The brain is one of the most remarkable organs. It controls all the other organs in the body and is the only known structure that is able to give consciousness and emotions. The brain is so amazingly complex that scientists still struggle to predict and characterize the system dynamics that govern how the brain works. No matter how much we try to categorize and box exactly how the brain functions, scientists have now realized that no part of the brain works in isolation. The brain is also amazing because it can change and adapt so specifically to its environment. For example, in a blind person, since the brain receives no visual signals, it is able to repurpose those brain cells to improve hearing and touch.
Despite its robustness though, brain health can sometimes deteriorate especially if we put it under a lot of stress. That is why it is important to maintain a healthy brain by following a healthy diet and getting enough physical activity. When your brain is a little over worked, it is important to give it a break and feed it some of those vital nutrients that it requires for its health. Analyze That is a great site to check out for information on brain boosting supplements.
How the brain works
The brain is part of a system in the body called the nervous system. The nervous system is divided up into several parts but mainly the central nervous system and the peripheral nervous system. The brain is part of the central nervous system and controls the rest of the body using the spinal cord and peripheral nervous system.
The brain and the rest of the nervous system are made up of specific cells called neurons. Neurons are a very special kind of cell that communicate with their neighbors using electricity, which causes the release of a special chemical messenger called a neurotransmitter, which moves across a narrow gap and causes electricity to run through the neighboring cell. In the brain, there are about 100 billion neurons, so all of these different cells firing electricity and releasing chemical signals to communicate with one another is understandably complex.
It makes sense, though, that the brain groups specific kinds of brain cells that perform a specific function together in a general area. This is why we see a particular part of the brain lighting up when we measure the electrical activity while a person is conducting a particular task.
The science behind memory
In the brain, the connections between the cells are not permanently set. That is to say that brain cells can connect with new cells and break other connections. That means that the brain is essentially an organ that can rewire itself to adapt to its environment. A memory forms when one or more cells form a connection with each other. It’s currently believed that memory is a result of patterns in electrical and chemical activity between these connected cells.
Currently, it’s been established that there are two forms of memory – declarative and non-declarative. Declarative memory requires conscious thought to process it in the part of the brain that executes bodily actions from memory. For example, trying to remember someone’s birthday who you don’t know very well requires your brain to declare that information to your processing center. You can walk however, without thinking about having to take each and every step.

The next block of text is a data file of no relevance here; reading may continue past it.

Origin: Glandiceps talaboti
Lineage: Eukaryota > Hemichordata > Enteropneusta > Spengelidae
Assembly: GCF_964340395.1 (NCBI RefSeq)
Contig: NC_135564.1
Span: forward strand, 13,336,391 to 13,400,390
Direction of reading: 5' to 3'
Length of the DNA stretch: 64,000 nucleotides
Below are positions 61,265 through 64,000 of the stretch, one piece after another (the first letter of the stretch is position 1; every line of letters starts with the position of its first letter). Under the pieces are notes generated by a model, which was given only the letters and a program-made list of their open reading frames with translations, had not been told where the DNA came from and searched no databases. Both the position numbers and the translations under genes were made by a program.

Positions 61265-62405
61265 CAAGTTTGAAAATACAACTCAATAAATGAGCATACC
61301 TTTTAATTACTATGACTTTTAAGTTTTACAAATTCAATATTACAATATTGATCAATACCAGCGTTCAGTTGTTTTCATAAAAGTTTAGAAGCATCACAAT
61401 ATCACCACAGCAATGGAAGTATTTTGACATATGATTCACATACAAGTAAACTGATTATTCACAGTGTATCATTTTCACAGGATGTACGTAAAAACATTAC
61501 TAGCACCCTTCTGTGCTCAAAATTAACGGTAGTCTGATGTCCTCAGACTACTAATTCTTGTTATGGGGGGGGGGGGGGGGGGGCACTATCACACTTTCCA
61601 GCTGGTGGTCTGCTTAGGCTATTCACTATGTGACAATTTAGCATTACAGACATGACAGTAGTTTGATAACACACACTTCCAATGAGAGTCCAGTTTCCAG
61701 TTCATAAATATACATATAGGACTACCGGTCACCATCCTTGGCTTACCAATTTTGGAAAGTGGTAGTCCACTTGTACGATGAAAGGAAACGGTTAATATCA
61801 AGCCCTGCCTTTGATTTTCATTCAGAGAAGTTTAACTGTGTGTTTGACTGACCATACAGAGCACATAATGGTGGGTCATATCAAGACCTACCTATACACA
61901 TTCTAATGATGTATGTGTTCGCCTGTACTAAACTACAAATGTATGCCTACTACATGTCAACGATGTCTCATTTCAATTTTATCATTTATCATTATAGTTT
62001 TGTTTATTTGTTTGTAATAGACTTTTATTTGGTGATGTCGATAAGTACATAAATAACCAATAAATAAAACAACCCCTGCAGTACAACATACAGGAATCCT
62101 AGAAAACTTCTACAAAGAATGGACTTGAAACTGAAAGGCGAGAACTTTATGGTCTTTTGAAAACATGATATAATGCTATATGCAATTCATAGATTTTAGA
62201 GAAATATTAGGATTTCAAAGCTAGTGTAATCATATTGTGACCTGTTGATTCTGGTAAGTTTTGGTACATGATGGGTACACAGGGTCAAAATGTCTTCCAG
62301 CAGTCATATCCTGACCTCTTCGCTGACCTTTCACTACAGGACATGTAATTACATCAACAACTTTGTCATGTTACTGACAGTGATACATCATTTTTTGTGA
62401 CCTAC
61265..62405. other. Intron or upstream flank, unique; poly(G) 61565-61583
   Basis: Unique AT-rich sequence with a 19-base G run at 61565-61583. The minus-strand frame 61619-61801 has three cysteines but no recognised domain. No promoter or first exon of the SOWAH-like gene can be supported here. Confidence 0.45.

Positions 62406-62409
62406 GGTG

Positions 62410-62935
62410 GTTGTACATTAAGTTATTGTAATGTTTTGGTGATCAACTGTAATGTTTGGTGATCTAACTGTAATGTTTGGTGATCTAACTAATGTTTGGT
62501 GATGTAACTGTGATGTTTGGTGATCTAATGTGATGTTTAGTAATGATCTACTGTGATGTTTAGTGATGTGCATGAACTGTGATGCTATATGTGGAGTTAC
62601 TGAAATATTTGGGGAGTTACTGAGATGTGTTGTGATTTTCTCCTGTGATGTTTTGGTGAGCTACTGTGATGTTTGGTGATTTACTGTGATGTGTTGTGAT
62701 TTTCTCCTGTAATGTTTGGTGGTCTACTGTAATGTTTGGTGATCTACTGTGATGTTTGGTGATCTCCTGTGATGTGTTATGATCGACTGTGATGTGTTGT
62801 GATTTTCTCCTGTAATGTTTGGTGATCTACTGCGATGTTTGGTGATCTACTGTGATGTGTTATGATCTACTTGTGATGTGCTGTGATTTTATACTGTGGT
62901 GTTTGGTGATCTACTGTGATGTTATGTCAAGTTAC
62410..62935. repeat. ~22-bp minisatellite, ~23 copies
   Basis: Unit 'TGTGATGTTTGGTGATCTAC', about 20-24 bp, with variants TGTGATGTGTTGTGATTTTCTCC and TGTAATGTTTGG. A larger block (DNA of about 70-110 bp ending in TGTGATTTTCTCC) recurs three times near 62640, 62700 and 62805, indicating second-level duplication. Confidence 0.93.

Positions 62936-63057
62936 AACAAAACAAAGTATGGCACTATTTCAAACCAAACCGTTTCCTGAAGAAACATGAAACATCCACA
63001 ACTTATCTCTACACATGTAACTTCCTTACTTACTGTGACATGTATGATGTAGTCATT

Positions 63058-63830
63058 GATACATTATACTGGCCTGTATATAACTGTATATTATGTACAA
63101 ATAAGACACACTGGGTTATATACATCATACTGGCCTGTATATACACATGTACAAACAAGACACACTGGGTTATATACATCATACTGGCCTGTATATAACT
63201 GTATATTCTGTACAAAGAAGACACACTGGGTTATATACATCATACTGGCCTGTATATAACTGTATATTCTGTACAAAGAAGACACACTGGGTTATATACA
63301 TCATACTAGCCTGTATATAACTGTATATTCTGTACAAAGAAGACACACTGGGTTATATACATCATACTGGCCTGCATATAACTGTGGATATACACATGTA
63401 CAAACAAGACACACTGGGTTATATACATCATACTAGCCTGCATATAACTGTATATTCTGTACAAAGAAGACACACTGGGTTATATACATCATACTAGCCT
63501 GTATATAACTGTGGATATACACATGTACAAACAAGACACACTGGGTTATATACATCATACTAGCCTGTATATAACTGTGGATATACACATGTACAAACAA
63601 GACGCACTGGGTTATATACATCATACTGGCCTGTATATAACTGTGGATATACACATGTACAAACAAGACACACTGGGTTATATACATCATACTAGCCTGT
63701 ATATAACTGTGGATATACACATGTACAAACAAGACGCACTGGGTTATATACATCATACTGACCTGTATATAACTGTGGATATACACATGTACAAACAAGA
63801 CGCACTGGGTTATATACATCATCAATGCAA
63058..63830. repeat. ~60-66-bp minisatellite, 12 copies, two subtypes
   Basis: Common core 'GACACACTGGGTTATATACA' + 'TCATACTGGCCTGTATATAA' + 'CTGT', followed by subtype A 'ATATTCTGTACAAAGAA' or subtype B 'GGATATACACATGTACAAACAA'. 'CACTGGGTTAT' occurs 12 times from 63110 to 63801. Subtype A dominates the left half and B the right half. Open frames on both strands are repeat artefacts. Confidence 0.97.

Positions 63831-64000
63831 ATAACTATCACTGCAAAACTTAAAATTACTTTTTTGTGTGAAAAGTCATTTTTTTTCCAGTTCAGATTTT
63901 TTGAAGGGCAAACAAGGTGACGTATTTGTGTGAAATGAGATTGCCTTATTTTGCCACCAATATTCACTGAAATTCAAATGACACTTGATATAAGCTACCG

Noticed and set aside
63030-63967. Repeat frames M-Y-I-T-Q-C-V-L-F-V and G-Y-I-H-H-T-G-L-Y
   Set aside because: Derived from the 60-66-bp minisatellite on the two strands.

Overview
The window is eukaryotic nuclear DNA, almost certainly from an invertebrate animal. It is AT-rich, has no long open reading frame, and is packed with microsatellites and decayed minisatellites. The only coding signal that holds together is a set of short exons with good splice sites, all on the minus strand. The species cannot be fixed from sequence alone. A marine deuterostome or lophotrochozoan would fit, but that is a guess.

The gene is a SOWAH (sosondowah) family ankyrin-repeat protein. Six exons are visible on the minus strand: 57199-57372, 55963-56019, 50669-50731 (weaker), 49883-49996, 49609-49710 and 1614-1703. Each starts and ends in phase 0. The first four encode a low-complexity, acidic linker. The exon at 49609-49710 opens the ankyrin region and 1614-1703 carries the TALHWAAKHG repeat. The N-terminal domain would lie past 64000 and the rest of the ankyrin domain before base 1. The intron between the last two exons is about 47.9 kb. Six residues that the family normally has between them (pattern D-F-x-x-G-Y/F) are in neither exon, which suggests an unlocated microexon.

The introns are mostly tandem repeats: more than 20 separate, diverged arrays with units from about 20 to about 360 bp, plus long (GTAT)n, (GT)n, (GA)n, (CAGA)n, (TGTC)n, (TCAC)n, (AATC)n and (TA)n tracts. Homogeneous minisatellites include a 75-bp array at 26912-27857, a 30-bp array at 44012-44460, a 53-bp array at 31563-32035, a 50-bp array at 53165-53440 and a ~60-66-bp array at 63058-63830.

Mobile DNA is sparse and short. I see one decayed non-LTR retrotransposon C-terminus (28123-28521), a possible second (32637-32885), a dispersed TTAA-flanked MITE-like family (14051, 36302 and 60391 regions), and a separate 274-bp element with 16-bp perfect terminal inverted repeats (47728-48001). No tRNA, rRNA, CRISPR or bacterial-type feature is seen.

In order to reinforce a memory, you need to cause the connection between the cells to be used. That’s why repeating something enough times makes it a lot easier to remember. If the connection is not stimulated, it’s broken to save energy.
The factors that affect memory and brain plasticity
Sleep is one of the most important times for memories to be consolidated because that is when the brain conducts its major rewiring. That is why it is actually so important to get the right amount of sleep. One scientific study determined that people who don’t get enough sleep are at a much higher risk of developing dementia.
Other factors that govern memory are:
- Age: it’s believed that the proteins in brain cells become less and less stable as people age because their genes shorten.
- Physical exercise: exercise improves blood flow to the brain which brings more nutrients to it allowing the cells to form more connections which are stronger
- Stress: stress causes the release of neurotransmitters in the brain in order to deal with whatever is causing it. These neurotransmitters interfere with the neurotransmitters that are responsible for forming connections between brain cells.
- Infection: certain infections like meningitis can damage brain cells
- Hormones: it’s not really well understood but certain hormones can have an effect on memory. A prime example is the memory loss experience during menopause
- Drugs: drugs are also chemical messengers that can interfere with the normal functioning of brain plasticity
- Genetics: the study of brain genetics is still quite new but they have been statistical links to determined between some genes and memory